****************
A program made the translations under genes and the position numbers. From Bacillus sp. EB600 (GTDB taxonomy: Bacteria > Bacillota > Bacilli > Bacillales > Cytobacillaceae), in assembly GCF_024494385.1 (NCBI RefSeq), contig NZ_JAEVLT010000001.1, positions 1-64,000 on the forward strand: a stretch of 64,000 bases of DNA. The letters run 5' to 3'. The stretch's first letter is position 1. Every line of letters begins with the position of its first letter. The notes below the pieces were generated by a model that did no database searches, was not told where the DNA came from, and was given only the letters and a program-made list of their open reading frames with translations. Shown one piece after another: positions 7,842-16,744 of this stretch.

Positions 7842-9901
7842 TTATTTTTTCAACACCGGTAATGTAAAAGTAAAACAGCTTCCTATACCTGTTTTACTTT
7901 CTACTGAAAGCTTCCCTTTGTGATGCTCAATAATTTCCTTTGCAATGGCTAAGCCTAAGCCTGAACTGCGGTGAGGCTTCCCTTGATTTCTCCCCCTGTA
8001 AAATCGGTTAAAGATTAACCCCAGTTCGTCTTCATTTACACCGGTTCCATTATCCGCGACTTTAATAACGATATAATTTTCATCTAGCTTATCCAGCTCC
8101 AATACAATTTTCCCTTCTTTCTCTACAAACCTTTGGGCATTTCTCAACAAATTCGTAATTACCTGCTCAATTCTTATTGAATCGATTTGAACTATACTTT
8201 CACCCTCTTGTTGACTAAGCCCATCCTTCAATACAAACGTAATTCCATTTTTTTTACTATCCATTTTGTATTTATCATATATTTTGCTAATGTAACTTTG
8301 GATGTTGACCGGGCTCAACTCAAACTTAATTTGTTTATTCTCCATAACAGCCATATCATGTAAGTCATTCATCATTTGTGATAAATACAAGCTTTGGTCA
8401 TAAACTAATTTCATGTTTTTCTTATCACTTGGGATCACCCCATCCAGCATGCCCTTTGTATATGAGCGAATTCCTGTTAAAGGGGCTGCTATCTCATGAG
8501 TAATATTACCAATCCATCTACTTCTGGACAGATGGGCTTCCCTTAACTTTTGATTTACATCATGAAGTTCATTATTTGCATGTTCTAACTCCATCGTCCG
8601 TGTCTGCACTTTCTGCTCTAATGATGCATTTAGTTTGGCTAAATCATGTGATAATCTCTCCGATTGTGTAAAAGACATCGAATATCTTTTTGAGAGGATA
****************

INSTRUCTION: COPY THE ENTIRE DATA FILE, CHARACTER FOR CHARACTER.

A program made the translations under genes and the position numbers. From Bacillus sp. EB600 (GTDB taxonomy: Bacteria > Bacillota > Bacilli > Bacillales > Cytobacillaceae), in assembly GCF_024494385.1 (NCBI RefSeq), contig NZ_JAEVLT010000001.1, positions 1-64,000 on the forward strand: a stretch of 64,000 bases of DNA. The letters run 5' to 3'. The stretch's first letter is position 1. Every line of letters begins with the position of its first letter. The notes below the pieces were generated by a model that did no database searches, was not told where the DNA came from, and was given only the letters and a program-made list of their open reading frames with translations. Shown one piece after another: positions 7,842-16,744 of this stretch.

Positions 7842-9901
7842 TTATTTTTTCAACACCGGTAATGTAAAAGTAAAACAGCTTCCTATACCTGTTTTACTTT
7901 CTACTGAAAGCTTCCCTTTGTGATGCTCAATAATTTCCTTTGCAATGGCTAAGCCTAAGCCTGAACTGCGGTGAGGCTTCCCTTGATTTCTCCCCCTGTA
8001 AAATCGGTTAAAGATTAACCCCAGTTCGTCTTCATTTACACCGGTTCCATTATCCGCGACTTTAATAACGATATAATTTTCATCTAGCTTATCCAGCTCC
8101 AATACAATTTTCCCTTCTTTCTCTACAAACCTTTGGGCATTTCTCAACAAATTCGTAATTACCTGCTCAATTCTTATTGAATCGATTTGAACTATACTTT
8201 CACCCTCTTGTTGACTAAGCCCATCCTTCAATACAAACGTAATTCCATTTTTTTTACTATCCATTTTGTATTTATCATATATTTTGCTAATGTAACTTTG
8301 GATGTTGACCGGGCTCAACTCAAACTTAATTTGTTTATTCTCCATAACAGCCATATCATGTAAGTCATTCATCATTTGTGATAAATACAAGCTTTGGTCA
8401 TAAACTAATTTCATGTTTTTCTTATCACTTGGGATCACCCCATCCAGCATGCCCTTTGTATATGAGCGAATTCCTGTTAAAGGGGCTGCTATCTCATGAG
8501 TAATATTACCAATCCATCTACTTCTGGACAGATGGGCTTCCCTTAACTTTTGATTTACATCATGAAGTTCATTATTTGCATGTTCTAACTCCATCGTCCG
8601 TGTCTGCACTTTCTGCTCTAATGATGCATTTAGTTTGGCTAAATCATGTGATAATCTCTCCGATTGTGTAAAAGACATCGAATATCTTTTTGAGAGGATA